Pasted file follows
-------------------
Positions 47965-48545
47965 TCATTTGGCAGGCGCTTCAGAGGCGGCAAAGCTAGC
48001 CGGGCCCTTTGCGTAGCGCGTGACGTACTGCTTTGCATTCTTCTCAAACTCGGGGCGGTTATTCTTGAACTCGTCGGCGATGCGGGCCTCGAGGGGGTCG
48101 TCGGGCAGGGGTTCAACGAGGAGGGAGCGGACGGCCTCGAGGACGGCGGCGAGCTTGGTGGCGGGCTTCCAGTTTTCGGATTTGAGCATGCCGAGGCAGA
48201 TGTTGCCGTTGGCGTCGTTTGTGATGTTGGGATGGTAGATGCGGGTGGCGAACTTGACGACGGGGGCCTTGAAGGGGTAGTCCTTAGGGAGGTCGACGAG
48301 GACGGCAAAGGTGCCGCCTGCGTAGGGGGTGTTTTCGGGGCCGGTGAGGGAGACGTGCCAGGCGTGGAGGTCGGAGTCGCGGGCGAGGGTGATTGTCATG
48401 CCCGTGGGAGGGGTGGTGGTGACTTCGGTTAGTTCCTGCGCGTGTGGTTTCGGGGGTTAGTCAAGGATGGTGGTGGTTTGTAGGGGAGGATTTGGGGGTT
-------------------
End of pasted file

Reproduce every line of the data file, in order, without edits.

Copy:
Positions 47965-48545
47965 TCATTTGGCAGGCGCTTCAGAGGCGGCAAAGCTAGC
48001 CGGGCCCTTTGCGTAGCGCGTGACGTACTGCTTTGCATTCTTCTCAAACTCGGGGCGGTTATTCTTGAACTCGTCGGCGATGCGGGCCTCGAGGGGGTCG
48101 TCGGGCAGGGGTTCAACGAGGAGGGAGCGGACGGCCTCGAGGACGGCGGCGAGCTTGGTGGCGGGCTTCCAGTTTTCGGATTTGAGCATGCCGAGGCAGA
48201 TGTTGCCGTTGGCGTCGTTTGTGATGTTGGGATGGTAGATGCGGGTGGCGAACTTGACGACGGGGGCCTTGAAGGGGTAGTCCTTAGGGAGGTCGACGAG
48301 GACGGCAAAGGTGCCGCCTGCGTAGGGGGTGTTTTCGGGGCCGGTGAGGGAGACGTGCCAGGCGTGGAGGTCGGAGTCGCGGGCGAGGGTGATTGTCATG
48401 CCCGTGGGAGGGGTGGTGGTGACTTCGGTTAGTTCCTGCGCGTGTGGTTTCGGGGGTTAGTCAAGGATGGTGGTGGTTTGTAGGGGAGGATTTGGGGGTT